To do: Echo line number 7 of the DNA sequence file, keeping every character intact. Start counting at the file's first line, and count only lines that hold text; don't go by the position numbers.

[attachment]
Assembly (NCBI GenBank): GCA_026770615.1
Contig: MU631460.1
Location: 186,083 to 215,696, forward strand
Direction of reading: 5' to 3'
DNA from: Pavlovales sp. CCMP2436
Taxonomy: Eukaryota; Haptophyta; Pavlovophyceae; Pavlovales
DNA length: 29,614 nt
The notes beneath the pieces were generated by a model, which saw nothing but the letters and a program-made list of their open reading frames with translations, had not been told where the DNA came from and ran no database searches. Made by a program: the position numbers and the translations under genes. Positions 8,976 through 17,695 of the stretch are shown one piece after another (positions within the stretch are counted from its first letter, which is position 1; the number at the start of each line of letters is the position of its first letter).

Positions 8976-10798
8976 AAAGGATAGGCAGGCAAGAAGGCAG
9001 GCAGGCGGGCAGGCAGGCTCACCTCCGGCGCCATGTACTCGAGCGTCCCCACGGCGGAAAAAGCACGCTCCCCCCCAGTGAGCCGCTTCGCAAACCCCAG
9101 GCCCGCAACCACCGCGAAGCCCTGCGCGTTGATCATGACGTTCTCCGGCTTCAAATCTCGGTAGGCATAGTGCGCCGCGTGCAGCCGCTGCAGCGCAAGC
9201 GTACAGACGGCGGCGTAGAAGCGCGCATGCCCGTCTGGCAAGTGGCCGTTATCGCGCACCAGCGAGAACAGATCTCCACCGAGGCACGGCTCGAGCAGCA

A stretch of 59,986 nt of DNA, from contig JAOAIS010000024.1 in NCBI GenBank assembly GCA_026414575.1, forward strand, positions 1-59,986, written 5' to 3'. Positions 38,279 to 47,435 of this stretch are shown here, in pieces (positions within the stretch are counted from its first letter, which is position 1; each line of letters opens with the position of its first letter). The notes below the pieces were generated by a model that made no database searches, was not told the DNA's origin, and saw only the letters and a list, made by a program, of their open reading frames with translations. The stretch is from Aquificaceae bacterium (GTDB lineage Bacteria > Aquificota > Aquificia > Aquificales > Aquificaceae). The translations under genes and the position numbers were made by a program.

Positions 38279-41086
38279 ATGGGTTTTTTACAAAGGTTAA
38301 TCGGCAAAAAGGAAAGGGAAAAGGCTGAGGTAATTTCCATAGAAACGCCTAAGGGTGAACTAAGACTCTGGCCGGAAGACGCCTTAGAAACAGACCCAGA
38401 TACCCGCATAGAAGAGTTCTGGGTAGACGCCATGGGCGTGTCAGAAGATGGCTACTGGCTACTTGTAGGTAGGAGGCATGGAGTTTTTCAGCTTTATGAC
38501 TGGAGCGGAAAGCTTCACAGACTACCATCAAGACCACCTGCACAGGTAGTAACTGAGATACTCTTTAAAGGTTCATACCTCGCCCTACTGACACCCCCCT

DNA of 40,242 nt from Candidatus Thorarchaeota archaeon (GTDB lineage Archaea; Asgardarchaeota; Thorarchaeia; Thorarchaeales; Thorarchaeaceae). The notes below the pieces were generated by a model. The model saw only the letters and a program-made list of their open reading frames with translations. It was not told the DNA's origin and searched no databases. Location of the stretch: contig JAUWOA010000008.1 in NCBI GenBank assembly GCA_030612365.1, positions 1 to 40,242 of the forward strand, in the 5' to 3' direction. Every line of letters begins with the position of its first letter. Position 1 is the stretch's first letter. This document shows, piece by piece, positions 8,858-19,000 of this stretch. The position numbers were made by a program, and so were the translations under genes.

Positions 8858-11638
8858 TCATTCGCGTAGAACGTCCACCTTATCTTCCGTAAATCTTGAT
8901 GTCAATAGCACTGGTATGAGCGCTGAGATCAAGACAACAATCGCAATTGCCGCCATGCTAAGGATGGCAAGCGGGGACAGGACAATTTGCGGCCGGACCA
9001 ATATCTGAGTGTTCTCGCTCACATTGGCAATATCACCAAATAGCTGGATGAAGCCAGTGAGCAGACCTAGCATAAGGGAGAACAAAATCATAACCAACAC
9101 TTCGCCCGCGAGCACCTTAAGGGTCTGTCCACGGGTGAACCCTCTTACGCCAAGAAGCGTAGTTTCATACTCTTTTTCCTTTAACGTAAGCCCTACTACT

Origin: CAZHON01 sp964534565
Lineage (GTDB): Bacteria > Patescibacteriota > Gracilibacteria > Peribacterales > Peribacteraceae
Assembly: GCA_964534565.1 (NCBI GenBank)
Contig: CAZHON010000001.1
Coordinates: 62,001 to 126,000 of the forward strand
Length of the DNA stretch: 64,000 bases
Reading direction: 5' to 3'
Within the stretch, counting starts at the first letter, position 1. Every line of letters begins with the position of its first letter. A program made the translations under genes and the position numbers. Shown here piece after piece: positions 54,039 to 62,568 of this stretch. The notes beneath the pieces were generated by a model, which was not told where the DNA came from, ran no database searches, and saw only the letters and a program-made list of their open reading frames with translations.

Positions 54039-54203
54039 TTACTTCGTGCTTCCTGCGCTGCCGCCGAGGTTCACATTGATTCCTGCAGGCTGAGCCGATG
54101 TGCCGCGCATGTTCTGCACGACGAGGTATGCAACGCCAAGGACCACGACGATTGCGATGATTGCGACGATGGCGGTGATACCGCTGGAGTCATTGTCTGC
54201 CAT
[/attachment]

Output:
DNA length: 29,614 nt